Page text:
• Chill it – Cooling sets up the texture. Refrigerating overnight makes it even thicker.
  • Simmer down any thin spots – If you have thin areas after cooling, you can re-simmer briefly to reduce further.

The starch options like xanthan and cornstarch help provide viscosity. But cooking to the right final temperature is also key for allowing moisture to fully evaporate and sugars to caramelize. Letting the caramel chill fully helps “lock in” the thickness.

Does sugar free caramel taste as good as regular caramel?

Sugar free caramel can come extremely close to mimicking the taste and texture of full sugar caramel when made carefully. However, there are a few key differences:

– The sweetness may seem slightly different depending on the sugar substitutes used. Combinations of erythritol and stevia tend to provide the most sugar-like taste.

– The flavor might not be quite as complex. Sugar plays a role in caramelization and Maillard reactions that lead to richer, deeper flavor notes.

– The texture may be a little thinner or not quite as sticky/chewy. Sugar’s bulk and viscosity are hard to perfectly replicate.

– Cooking times and temperatures need to be adjusted slightly from traditional caramel recipes.

– There is often a “cooling” sensation from sugar alcohols like erythritol. Stevia also has a slight aftertaste for some.

– Higher amounts can cause digestive side effects like gas or bloating. Moderation is key.

With the right recipe tweaks and ingredients, sugar free caramel can come very close to the real thing. Side-by-side, most people would notice only subtle differences. The largest difference is that sugar free caramel avoids the blood sugar spike of regular caramel.

What can you use sugar free caramel for?

Here are some of the many ways you can use sugar free caramel:

Dip for fruit – Drizzle caramel over apples, pears, bananas, or other fruits.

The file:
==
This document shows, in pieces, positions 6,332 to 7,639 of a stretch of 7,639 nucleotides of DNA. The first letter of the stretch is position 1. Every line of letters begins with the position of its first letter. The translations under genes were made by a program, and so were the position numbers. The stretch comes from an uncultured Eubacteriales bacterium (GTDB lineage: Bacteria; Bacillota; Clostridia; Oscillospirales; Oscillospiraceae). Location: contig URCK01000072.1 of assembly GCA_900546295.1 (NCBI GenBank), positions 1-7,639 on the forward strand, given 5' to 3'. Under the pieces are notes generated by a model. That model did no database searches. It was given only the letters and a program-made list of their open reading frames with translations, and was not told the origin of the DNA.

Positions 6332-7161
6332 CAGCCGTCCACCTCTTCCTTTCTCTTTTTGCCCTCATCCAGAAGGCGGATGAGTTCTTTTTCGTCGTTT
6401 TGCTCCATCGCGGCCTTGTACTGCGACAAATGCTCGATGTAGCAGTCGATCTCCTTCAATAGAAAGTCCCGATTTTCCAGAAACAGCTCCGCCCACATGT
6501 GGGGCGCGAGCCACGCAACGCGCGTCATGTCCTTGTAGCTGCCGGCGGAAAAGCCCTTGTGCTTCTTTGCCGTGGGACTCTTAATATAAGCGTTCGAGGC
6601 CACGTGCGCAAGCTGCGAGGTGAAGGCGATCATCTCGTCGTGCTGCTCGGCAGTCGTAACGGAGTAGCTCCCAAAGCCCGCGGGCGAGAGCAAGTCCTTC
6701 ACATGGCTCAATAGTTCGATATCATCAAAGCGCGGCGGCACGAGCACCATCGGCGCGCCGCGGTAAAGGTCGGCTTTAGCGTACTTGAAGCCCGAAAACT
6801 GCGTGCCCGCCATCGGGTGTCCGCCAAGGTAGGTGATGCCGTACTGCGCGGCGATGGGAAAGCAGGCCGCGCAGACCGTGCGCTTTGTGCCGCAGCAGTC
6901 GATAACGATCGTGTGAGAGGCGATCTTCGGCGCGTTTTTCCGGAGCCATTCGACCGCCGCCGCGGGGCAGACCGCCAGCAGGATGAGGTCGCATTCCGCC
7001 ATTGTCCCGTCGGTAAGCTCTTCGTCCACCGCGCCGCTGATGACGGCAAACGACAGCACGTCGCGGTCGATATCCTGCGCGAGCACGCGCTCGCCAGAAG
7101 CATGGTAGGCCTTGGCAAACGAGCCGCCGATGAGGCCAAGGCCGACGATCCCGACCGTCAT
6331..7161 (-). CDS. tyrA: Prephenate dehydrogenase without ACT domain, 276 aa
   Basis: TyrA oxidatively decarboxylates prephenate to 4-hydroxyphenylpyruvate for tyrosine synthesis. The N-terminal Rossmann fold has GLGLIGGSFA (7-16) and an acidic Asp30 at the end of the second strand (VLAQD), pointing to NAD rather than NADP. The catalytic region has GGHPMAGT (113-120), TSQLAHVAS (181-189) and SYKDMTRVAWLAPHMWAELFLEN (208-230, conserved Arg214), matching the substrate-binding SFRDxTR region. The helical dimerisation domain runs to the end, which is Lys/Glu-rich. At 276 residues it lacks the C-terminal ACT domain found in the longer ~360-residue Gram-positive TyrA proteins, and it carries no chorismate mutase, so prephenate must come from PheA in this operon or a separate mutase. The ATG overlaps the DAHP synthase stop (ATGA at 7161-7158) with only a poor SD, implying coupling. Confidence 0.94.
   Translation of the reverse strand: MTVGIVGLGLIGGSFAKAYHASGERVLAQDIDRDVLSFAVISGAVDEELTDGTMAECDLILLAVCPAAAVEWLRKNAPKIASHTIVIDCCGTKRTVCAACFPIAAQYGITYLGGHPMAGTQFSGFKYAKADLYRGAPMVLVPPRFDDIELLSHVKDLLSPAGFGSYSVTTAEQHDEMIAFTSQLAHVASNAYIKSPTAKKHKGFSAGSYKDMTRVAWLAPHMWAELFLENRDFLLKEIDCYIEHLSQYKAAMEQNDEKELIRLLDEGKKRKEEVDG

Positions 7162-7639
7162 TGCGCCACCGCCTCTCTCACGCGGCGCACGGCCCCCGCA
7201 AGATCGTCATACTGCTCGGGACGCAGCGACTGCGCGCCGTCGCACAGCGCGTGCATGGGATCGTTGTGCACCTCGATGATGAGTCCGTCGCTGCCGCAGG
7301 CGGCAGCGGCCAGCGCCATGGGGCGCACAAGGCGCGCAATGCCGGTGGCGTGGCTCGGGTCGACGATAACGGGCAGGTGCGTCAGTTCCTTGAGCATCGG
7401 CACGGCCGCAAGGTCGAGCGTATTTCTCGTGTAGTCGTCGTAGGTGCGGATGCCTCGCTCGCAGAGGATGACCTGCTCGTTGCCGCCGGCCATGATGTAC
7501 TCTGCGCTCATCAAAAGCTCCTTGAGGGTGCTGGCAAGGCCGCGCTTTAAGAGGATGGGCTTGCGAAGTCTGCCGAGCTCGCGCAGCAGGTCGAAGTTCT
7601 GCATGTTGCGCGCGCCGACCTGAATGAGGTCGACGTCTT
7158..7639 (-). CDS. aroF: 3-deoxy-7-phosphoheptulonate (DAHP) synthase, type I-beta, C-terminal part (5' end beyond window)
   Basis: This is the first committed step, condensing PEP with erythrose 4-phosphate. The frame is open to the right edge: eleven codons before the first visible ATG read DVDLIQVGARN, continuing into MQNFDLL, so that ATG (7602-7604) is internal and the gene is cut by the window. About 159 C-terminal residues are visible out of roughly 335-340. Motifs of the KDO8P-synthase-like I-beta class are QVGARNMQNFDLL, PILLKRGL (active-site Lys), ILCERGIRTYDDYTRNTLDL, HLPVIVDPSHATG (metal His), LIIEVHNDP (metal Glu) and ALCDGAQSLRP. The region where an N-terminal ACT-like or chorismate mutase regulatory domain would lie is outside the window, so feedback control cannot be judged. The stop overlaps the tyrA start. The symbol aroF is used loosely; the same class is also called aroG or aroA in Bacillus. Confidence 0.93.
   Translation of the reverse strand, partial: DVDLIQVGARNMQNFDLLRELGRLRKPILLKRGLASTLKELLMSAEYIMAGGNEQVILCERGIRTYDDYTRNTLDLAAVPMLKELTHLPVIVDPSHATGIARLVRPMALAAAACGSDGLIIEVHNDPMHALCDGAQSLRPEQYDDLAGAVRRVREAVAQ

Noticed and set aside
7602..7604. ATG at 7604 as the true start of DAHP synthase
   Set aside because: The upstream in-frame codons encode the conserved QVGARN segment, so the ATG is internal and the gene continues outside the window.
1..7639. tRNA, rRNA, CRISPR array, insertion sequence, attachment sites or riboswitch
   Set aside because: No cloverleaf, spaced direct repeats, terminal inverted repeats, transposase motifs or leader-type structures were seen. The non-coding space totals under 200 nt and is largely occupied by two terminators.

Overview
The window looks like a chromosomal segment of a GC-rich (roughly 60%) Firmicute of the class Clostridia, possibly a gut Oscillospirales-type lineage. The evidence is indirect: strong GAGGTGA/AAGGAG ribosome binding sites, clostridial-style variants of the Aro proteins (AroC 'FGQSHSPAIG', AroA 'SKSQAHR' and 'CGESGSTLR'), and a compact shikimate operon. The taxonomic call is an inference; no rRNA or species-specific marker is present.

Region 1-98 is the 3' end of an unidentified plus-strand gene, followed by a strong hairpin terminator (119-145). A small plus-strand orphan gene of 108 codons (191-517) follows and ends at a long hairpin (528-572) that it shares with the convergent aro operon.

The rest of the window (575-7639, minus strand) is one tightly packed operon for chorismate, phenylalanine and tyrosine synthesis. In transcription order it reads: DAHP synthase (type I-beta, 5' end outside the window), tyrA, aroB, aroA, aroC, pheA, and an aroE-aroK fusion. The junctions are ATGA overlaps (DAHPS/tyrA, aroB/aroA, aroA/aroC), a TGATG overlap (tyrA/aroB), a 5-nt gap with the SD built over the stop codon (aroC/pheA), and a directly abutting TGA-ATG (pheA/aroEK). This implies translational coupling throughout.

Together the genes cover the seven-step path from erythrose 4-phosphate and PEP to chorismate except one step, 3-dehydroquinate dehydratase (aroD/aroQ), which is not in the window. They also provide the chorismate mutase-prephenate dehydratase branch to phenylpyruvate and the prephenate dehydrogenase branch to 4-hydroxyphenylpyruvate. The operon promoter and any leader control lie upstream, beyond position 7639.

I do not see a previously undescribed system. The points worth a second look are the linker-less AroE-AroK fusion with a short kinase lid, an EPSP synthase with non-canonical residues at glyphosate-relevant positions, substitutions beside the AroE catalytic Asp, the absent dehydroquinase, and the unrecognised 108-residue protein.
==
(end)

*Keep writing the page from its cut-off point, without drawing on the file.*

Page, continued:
Topping for desserts – Use as a topping for cakes, cupcakes, brownies, ice cream, pies, crepes, waffles, etc.

Filing for chocolates – Use as a filling for chocolate bonbons or other candies.

Swirled into yogurt or oatmeal – Create a caramel yogurt parfait or mix into overnight oats.

Mix into coffee drinks – Add a swirl of caramel to coffee, lattes, frappes, etc. as a flavoring.

Caramel candies – Pour flat into molds before cooling to make sugar free caramel candies or pralines.

Caramel sauce – Serve warm as a drizzling sauce over desserts. Or cool completely and use as a topping sauce.

In place of brown sugar – Use in recipes for things like cookies, bars, muffins, breads, etc.

Fill layer cakes – Spread or drizzle between cake layers before frosting the cake.

The possibilities are endless! Sugar free caramel makes a great topping, dip, filling, or candy thanks to its sticky, sweet consistency and rich depth of flavor.

Is there a shortcut version using caramel syrup?

Yes, you can make an easy shortcut sugar free caramel by doctoring up store-bought sugar free caramel topping or syrup. Here’s how:

– 1 cup sugar free caramel syrup/topping
– 2 tbsp unsalted butter
– 1/4 cup heavy cream or half-and-half
– 1/4 tsp vanilla extract
– Pinch of salt

1. Pour the caramel syrup into a small saucepan over medium heat.
2. Add the butter and stir until melted.
3. Pour in the cream and vanilla extract. Bring to a gentle boil then lower heat.
4. Simmer for 5-10 minutes, stirring frequently, until slightly thickened.
5. Remove from heat and stir in a pinch of salt.
6. Let cool at least 10 minutes before using.

The added butter and cream make this shortcut caramel richer, while the vanilla and salt enhance the flavor. Simmering it briefly helps thicken up the consistency. You can then use this elevated syrup anywhere you would use regular homemade caramel. It’s ready in just 20 minutes!


In summary, sugar free caramel is made using sugar substitutes, fat, and dairy instead of sugar to create the characteristic texture and taste. Slow simmering is key to developing a thick, rich caramel with concentrated flavor. Sugar free versions may differ slightly but can come very close to regular full-sugar caramel when carefully crafted. This versatile sweet treat can be used to top or fill a huge range of desserts, candies, baked goods, fruits, coffees, and other foods and drinks. With some recipe experimentation, those with dietary restrictions for sugar can still enjoy the delights of homemade caramel.